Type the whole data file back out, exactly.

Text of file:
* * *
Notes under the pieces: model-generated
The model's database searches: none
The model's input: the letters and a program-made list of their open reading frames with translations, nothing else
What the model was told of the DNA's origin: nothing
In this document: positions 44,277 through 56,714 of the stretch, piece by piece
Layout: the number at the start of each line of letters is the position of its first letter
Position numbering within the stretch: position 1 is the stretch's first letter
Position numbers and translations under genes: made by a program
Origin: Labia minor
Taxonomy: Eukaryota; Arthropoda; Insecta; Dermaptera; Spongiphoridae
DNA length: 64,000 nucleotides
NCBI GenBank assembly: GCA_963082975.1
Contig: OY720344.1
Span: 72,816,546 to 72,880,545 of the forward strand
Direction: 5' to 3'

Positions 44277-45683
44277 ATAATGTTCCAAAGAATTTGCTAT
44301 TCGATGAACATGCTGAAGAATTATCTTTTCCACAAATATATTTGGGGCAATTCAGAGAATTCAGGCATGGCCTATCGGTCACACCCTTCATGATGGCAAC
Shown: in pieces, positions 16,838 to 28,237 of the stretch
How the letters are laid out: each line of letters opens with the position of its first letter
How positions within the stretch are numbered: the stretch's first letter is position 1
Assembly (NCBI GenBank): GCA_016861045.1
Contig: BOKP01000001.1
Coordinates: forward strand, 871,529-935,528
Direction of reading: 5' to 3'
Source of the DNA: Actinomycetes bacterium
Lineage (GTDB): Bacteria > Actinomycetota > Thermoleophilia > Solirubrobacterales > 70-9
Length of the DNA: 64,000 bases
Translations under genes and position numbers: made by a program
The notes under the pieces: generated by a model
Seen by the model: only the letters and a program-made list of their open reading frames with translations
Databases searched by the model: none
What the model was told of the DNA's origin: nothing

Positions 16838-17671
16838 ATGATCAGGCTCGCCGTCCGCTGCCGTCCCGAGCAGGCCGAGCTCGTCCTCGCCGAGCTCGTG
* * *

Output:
Notes under the pieces: model-generated
The model's database searches: none
The model's input: the letters and a program-made list of their open reading frames with translations, nothing else
What the model was told of the DNA's origin: nothing
In this document: positions 44,277 through 56,714 of the stretch, piece by piece
Layout: the number at the start of each line of letters is the position of its first letter
Position numbering within the stretch: position 1 is the stretch's first letter
Position numbers and translations under genes: made by a program
Origin: Labia minor
Taxonomy: Eukaryota; Arthropoda; Insecta; Dermaptera; Spongiphoridae
DNA length: 64,000 nucleotides
NCBI GenBank assembly: GCA_963082975.1
Contig: OY720344.1
Span: 72,816,546 to 72,880,545 of the forward strand
Direction: 5' to 3'

Positions 44277-45683
44277 ATAATGTTCCAAAGAATTTGCTAT
44301 TCGATGAACATGCTGAAGAATTATCTTTTCCACAAATATATTTGGGGCAATTCAGAGAATTCAGGCATGGCCTATCGGTCACACCCTTCATGATGGCAAC
Shown: in pieces, positions 16,838 to 28,237 of the stretch
How the letters are laid out: each line of letters opens with the position of its first letter
How positions within the stretch are numbered: the stretch's first letter is position 1
Assembly (NCBI GenBank): GCA_016861045.1
Contig: BOKP01000001.1
Coordinates: forward strand, 871,529-935,528
Direction of reading: 5' to 3'
Source of the DNA: Actinomycetes bacterium
Lineage (GTDB): Bacteria > Actinomycetota > Thermoleophilia > Solirubrobacterales > 70-9
Length of the DNA: 64,000 bases
Translations under genes and position numbers: made by a program
The notes under the pieces: generated by a model
Seen by the model: only the letters and a program-made list of their open reading frames with translations
Databases searched by the model: none
What the model was told of the DNA's origin: nothing

Positions 16838-17671
16838 ATGATCAGGCTCGCCGTCCGCTGCCGTCCCGAGCAGGCCGAGCTCGTCCTCGCCGAGCTCGTG